3 Things Not to Do During a Stock Market Decline

Photo by  Matt Bowden  on  Unsplash

Photo by Matt Bowden on Unsplash

If you’ve seen any financial news lately, you’re aware of some of the ups and downs the stock market has experienced. Stock market volatility is not uncommon, but that doesn’t make it any less scary to stomach.

However, periods of uncertainty present some of the biggest opportunities for investors to sabotage their financial plans. Here are three things you should avoid doing during a stock market decline.

1. Don’t Sell Your Investments

When I first started Hale Financial Solutions in 2016, I had a conversation with a potential client that went something like this: “Well Tim, I sold all of my investments in 2009 and just let them sit in cash. I now feel like I’m ready to get back into the stock market. Can you help me out?”

I was certainly willing to help this person, but I had to ask: “Why did you sell in the first place, and how can you be certain you won’t sell the next time the stock market takes a dip?” He had sold at the lowest (and I’ll admit--the scariest) time in recent market history, and waited a long time before deciding to get back in. The stock market had grown nearly 300% by the time he was ready! This is not a formula for successful, long-term investing.

If you’re thinking of selling your investments, remember a couple of things. First, you don’t lock in your losses until you sell your investments. Resisting the urge to sell now keeps you from having to make a hard future decision: having to decide WHEN to get back into the stock market--something that even the professionals are very poor at timing. Second, if you really can’t handle the ups and downs, visit with a competent financial professional who you trust. If you’re having a hard time sleeping at night, some small adjustments to your portfolio may be in order.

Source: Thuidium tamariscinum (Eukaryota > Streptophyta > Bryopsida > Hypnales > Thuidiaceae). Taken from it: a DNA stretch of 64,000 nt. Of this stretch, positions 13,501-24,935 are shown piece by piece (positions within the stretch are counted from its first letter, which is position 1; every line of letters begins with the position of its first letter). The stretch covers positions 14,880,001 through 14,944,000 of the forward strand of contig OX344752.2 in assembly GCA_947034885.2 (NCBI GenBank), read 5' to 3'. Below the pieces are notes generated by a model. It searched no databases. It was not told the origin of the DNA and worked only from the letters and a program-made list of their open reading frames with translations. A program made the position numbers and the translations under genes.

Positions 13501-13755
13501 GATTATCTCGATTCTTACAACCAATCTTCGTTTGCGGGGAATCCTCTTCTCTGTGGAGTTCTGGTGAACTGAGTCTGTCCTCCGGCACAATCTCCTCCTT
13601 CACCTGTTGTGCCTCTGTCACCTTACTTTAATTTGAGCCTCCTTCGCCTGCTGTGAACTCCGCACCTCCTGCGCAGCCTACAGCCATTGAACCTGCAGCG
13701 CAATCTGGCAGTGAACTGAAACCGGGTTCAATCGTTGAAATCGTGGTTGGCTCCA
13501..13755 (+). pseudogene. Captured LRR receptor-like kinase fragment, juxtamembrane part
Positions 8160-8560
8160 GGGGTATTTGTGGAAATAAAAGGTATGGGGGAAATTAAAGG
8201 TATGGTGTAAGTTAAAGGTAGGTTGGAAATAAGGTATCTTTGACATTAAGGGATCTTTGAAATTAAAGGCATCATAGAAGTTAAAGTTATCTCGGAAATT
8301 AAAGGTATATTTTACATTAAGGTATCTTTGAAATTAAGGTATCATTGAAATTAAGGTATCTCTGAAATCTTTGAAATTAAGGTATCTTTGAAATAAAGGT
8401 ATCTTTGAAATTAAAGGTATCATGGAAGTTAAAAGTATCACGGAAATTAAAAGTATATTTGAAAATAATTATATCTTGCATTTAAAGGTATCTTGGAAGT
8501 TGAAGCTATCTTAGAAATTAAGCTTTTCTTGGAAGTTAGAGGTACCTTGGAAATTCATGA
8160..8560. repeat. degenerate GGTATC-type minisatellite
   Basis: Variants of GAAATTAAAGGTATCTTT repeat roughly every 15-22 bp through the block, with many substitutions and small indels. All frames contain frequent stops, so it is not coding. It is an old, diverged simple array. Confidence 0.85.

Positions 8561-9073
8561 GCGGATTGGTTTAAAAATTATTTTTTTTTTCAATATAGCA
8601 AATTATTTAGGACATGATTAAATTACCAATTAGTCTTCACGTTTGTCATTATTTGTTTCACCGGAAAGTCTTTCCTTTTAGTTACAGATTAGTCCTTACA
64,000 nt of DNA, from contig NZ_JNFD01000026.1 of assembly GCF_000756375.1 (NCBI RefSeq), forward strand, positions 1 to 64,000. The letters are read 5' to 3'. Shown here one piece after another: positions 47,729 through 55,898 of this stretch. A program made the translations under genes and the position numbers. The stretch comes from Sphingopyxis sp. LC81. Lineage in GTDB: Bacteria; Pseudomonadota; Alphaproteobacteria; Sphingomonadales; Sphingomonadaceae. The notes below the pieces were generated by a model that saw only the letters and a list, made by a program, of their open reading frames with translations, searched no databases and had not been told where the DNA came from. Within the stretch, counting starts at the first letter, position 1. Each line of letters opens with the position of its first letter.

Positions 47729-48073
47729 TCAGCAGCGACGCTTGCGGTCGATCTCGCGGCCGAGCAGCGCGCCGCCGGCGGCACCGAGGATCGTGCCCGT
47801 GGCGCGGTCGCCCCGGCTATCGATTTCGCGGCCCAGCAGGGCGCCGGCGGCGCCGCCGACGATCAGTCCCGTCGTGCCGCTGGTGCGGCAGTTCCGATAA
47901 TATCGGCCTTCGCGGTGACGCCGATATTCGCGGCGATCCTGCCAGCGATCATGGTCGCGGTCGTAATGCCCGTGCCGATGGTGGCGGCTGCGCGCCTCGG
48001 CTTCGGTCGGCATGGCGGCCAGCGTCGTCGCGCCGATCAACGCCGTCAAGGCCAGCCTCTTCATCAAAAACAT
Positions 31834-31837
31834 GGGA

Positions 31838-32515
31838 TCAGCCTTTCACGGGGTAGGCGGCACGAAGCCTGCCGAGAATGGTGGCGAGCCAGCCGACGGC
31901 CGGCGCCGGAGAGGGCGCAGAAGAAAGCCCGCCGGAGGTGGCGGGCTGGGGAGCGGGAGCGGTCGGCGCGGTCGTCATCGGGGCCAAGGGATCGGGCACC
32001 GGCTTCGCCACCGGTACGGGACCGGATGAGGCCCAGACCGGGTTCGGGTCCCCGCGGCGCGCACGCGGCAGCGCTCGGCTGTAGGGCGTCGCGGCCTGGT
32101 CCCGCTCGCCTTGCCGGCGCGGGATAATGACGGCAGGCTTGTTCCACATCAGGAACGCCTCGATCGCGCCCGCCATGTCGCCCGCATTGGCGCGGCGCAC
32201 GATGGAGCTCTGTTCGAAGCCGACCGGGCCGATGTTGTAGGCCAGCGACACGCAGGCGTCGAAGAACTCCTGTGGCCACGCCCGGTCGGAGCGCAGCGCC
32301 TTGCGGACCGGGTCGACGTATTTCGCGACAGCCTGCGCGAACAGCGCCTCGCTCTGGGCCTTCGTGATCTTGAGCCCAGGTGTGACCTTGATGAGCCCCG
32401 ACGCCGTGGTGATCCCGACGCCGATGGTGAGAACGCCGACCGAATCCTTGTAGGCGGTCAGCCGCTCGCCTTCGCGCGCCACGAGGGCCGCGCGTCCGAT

2. Don’t Let Fear Overwhelm Reason

I’ll be honest, 2008-2009 was a scary time for me. I felt quite confident in my knowledge of financial markets and how economies tended to work over the long-haul, but with daily stock market declines of 4 or 5%, I was tempted to put that knowledge on the shelf and build an underground bunker.

Hindsight is always 20/20 and since 2009 we’ve experienced a nearly 10 year bull market, but here we are again, facing another market drop. The lessons of the past can quickly take a back seat to reacting to the immediate present.

Do yourself a favor. Take a deep breath and remember that most investors out there aren’t investing their money only to withdraw it next month or next year. Most of us will grow our wealth over decades and gradually drawn it down over decades more. There is time to withstand and overcome market dips. Keep your head about you and, in the words of Sir WInston Churchill, “keep buggering on.”

3. Don’t Pay Attention to the 24-Hour Financial News Cycle

Have you ever noticed how much more common it is to see financial headlines with negative news than positive news? Why do you think that is? Part of it has to do with human behavior. We tend to react more severely to scary results than positive results. A 2% drop in the stock market leaves us wondering: “What happens next? What about my retirement? I’d better watch the news to find out!” We react just the way the media wants us to.

But this is probably one of the worst things you can do. Financial pundits love a juicy story, and turbulence in financial markets is great news fodder. Unfortunately, it can lead you to make decisions that can be devastating to the long-term performance of your investment portfolio. Do yourself a favor and turn off the 24-hour news cycle.

So what should you do during a stock market decline? I hate to disappoint you, but as long as you have a well-built, reasonable investment plan and enough time (multiple decades) to withstand market turbulence, you should do pretty much nothing.

I hope this article has been helpful. If you continue to have a hard time stomaching market ups and downs, feel free to contact me. Even having a sounding board to express your concerns can help you weather the financial storms of life.